Kasich held strong in education reforms he initially proposed in February when he proposed his final state budget as governor. He reaffirmed his plan to require teachers to complete “externships” with a business or a chamber of commerce in order to renew their teaching license.

There’s already been negative reaction to these plans. In March, Cincinnati Rep. Brigid Kelly and Rep. Kent Smith of Euclid proposed a bill that would require Kasich to spend 40 hours visiting both low-performing and high-performing schools.

Kasich again mentioned his desire to have three non-voting business members on every Ohio school board so that schools are able to better understand the business community.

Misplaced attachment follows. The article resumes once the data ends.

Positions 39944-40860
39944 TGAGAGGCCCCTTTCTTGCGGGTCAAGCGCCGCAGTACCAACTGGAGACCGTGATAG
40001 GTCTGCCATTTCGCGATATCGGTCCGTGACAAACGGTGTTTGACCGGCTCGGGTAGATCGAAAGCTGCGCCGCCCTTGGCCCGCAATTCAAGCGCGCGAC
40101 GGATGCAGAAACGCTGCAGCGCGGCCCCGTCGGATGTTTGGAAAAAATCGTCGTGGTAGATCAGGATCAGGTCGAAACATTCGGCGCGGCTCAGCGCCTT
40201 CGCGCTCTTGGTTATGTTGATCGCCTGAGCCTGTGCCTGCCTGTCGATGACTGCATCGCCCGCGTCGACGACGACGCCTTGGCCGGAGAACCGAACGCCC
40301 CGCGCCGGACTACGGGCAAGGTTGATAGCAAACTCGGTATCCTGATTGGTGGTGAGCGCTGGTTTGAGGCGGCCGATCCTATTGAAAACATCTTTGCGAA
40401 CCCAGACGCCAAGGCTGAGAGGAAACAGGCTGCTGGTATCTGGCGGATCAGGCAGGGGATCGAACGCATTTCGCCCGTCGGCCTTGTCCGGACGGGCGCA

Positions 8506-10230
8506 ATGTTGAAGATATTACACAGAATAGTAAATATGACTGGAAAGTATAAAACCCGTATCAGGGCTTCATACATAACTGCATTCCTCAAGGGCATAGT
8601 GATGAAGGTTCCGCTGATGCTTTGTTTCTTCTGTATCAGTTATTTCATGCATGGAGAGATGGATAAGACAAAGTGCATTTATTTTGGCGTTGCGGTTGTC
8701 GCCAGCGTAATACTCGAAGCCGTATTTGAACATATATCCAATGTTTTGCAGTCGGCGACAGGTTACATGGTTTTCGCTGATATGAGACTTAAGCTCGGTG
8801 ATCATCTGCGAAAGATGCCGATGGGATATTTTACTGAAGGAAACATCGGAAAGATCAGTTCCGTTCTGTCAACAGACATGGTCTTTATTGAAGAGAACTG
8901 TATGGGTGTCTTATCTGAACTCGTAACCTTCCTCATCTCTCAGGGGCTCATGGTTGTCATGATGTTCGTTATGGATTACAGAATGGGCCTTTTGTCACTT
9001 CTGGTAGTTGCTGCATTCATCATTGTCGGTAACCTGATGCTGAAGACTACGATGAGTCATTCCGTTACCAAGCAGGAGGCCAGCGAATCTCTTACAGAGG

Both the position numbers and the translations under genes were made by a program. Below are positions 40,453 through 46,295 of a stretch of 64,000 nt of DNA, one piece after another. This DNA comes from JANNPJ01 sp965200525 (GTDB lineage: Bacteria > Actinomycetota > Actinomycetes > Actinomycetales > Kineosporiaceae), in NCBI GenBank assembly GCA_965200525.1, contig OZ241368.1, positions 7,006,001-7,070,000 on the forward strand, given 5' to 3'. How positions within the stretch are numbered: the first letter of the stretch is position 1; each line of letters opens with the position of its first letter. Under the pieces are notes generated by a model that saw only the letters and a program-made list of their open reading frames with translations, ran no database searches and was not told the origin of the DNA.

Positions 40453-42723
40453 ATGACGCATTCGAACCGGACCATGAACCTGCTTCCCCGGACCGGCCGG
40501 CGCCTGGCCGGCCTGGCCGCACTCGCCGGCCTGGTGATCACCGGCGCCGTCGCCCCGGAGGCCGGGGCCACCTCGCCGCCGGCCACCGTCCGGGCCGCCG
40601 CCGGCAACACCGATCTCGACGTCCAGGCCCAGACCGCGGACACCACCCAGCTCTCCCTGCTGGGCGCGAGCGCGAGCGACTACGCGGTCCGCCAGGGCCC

Another theme of the governor’s second-to-last State of the State speech? Automation.

The governor said the state was already working on road improvement projects such as adding fiber to highways to make them more compatible with autonomous vehicles, but he also noted negative aspects of automation.

“You know the number one occupation in America is a driver,” Kasich said. “Who do you think is going to be impacted by the reality of self-driving trucks? The entire automobile industry will face a transformation from the internal combustion chamber to the electric motor.”

Kasich spoke before Ohio state legislators, members of the media and other invited guests from across the state at the Sandusky State Theater. This is Kasich’s second-to-last State of the State speech. He began holding the addresses in various locations around the state in 2012 in an effort he says will bring government to the people.

Read the original story at WCPO.